A laptop, empty notebook, a pen, and a cup of coffee on top of table.

Brad Wilcox

A personal journal is the perfect place for you to think, feel, discover, expand, remember, and dream.


  • Choose a journal or find an app that works for you
  • Commit to writing in your journal weekly
  • Have fun and experiment with different journaling methods!

Why Journal?

Journaling, also called expressive writing, is the process of writing down thoughts and feelings about our personal experiences. This kind of private reflection allows us to sort through events that have occurred and problems where we struggle. Journaling
is different than keeping a traditional diary which involves recording the details of daily events. Instead, it is the process of using the written word to express the full range of emotions, reactions, and perceptions we have related to difficult or upsetting life events. Emotional expression has been found to be good for our health by enhancing our immune system functioning and reducing stress. It also brings us clarity and enables us to place our experiences into the context of our larger place in the world.


There is no one right way to journal.

  • You can set aside a specific time every day to write or you can write when you find time during your busy schedule.
  • Journaling is most effective if you do it daily for about 20 minutes.
  • Date your entries.
  • Write in a place that is relaxing and soothing and where you can be alone with your thoughts.
  • Don't worry about spelling or grammar, and the words and thoughts don’t need to make sense. Just write down your thoughts as they happen.


You are writing for yourself and no one else. When you write in hope (or fear) that others will read your words, it becomes harder to write truthfully and express your real emotions.

It can also be helpful to read back over what you’ve written to see how your thoughts and feelings have changed over the course of time and to acknowledge progress and growth. Remember, this writing is only for you.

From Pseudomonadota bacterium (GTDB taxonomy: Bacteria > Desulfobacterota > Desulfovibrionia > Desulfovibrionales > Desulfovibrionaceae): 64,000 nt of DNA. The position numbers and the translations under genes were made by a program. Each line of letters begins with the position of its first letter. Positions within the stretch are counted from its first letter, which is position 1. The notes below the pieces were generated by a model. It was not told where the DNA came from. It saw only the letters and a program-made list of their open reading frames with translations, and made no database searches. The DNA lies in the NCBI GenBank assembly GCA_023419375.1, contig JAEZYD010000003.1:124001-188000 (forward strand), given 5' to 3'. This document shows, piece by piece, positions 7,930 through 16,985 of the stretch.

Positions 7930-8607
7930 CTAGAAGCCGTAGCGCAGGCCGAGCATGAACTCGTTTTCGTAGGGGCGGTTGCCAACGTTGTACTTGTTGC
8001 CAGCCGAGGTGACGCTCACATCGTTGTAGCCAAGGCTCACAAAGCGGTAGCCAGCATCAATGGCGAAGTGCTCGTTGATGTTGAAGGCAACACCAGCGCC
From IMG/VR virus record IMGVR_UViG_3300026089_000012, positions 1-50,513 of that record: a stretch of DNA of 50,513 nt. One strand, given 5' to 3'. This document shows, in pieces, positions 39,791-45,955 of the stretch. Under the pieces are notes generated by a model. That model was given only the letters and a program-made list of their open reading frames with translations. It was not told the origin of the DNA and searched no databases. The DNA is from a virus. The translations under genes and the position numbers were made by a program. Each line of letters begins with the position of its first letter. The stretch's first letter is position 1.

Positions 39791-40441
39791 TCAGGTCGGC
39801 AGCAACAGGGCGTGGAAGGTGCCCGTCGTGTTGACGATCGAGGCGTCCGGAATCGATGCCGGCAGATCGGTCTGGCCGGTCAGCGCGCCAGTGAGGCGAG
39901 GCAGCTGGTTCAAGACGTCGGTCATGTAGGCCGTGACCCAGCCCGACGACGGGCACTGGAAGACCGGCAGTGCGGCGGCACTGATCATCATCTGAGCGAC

When writing, you may notice a lot of negative self- talk or feelings of guilt or shame. Sometimes negative thoughts and emotions can run on a loop in our heads. In those moments, try to remain in a place of kindness and patience towards yourself and your emotions. Just putting your emotions down on paper can help you release negative thoughts from your mind. Your writing represents where you are right now, and that’s exactly where you should be.


If you feel that you cannot write about a particular event because it would be too upsetting, then don’t write about it. Just write about events or situations that you can handle now. It is common for people to feel somewhat sad or depressed after writing,
especially on the first day or two. If this happens to you, know that this is completely normal. Typically, the feeling usually lasts just a few minutes or a few hours.

It is a good idea to plan some time to yourself after your writing session to reflect on the things you have been writing about and support yourself in any emotions that come up.


Writing exercises aren’t for everyone. If journaling evokes strong feelings that are too hard to cope with, stop immediately and do something soothing for yourself. Experiencing symptoms of hypervigilance or distress are signals to discontinue this journaling exercise. Take care of yourself by practicing deep breathing or meditation, reaching out to trusted friends or family, or going for a walk. If you experience lingering negative feelings, you might benefit from additional help.

Reach out to GT CARE, EAP, or other mental health resources to discuss these feelings and experiences.


Journaling Techniques

  1. Free Writing
  2. Bullet Journaling
  3. Stream of Consciousness
  4. Gratitude Journaling
  5. List Journaling
  6. Art Journal
  7. Unsent Letters
  8. Dream Journaling
  9. Reflection Journaling
  10. One Line A Day

Journaling Apps

  1. Gratitude
  2. Live Happy
  3. Delightful
  4. Day One Journal
  5. 365 Gratitude

Campus Resources

Center for Mental Health Care & Resources* (404) 894-3498
LGBTQIA Resource Center* (404) 385-2679
GT Police Department (404) 894-2500
GT Sexual Assault Info Line* (404) 894-9000
Stamps Health Services* (404) 894-1420
Title IX Coordinator (404) 385-5583
Wellness Empowerment Center (404) 894-9980
Women’s Resource Center* (404) 385-0230
VOICE Advocates* (404) 894-9000
Grady Rape Crisis Center* (404) 616-4861

* confidential resources

National Resources

National Suicide Prevention Lifeline 1-800-273-TALK (8255)
Georgia Crisis and Access Line 1-800-715-4225
Trevor Lifeline 1-866-488-7386
National Domestic Violence Hotline 1-800-799-7233
SPARC (Stalking Prevention Awareness and Resource Center) 1-855-4VICTIM (2846)
RAINN (Rape, Abuse & Incest National Network) 1-800-656-HOPE (4673)
National Sexual Assault and Harassment Legal Hotline 1-567-SHATTER (8837)